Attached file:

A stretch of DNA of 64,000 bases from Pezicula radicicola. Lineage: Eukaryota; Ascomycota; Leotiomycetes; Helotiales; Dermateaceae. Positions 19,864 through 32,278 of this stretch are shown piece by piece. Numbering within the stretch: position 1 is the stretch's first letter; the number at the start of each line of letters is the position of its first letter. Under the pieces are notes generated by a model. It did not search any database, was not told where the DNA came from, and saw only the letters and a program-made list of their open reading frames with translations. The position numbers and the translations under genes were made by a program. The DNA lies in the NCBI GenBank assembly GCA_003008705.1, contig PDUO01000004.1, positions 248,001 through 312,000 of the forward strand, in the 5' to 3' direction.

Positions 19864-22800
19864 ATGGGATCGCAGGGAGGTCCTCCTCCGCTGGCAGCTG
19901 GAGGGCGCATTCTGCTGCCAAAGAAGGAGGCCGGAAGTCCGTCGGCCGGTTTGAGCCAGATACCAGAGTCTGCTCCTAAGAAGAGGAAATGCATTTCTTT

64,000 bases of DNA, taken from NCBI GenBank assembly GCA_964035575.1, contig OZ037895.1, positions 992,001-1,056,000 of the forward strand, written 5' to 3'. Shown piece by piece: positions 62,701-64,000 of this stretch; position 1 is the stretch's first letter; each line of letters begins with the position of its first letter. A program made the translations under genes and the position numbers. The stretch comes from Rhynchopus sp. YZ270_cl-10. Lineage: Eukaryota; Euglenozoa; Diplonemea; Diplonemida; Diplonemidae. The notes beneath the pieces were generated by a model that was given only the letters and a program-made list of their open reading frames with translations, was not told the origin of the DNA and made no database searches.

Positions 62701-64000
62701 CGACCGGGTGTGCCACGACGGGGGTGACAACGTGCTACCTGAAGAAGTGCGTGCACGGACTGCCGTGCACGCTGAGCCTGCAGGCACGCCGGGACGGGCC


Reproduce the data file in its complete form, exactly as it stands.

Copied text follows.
A stretch of DNA of 64,000 bases from Pezicula radicicola. Lineage: Eukaryota; Ascomycota; Leotiomycetes; Helotiales; Dermateaceae. Positions 19,864 through 32,278 of this stretch are shown piece by piece. Numbering within the stretch: position 1 is the stretch's first letter; the number at the start of each line of letters is the position of its first letter. Under the pieces are notes generated by a model. It did not search any database, was not told where the DNA came from, and saw only the letters and a program-made list of their open reading frames with translations. The position numbers and the translations under genes were made by a program. The DNA lies in the NCBI GenBank assembly GCA_003008705.1, contig PDUO01000004.1, positions 248,001 through 312,000 of the forward strand, in the 5' to 3' direction.

Positions 19864-22800
19864 ATGGGATCGCAGGGAGGTCCTCCTCCGCTGGCAGCTG
19901 GAGGGCGCATTCTGCTGCCAAAGAAGGAGGCCGGAAGTCCGTCGGCCGGTTTGAGCCAGATACCAGAGTCTGCTCCTAAGAAGAGGAAATGCATTTCTTT

64,000 bases of DNA, taken from NCBI GenBank assembly GCA_964035575.1, contig OZ037895.1, positions 992,001-1,056,000 of the forward strand, written 5' to 3'. Shown piece by piece: positions 62,701-64,000 of this stretch; position 1 is the stretch's first letter; each line of letters begins with the position of its first letter. A program made the translations under genes and the position numbers. The stretch comes from Rhynchopus sp. YZ270_cl-10. Lineage: Eukaryota; Euglenozoa; Diplonemea; Diplonemida; Diplonemidae. The notes beneath the pieces were generated by a model that was given only the letters and a program-made list of their open reading frames with translations, was not told the origin of the DNA and made no database searches.

Positions 62701-64000
62701 CGACCGGGTGTGCCACGACGGGGGTGACAACGTGCTACCTGAAGAAGTGCGTGCACGGACTGCCGTGCACGCTGAGCCTGCAGGCACGCCGGGACGGGCC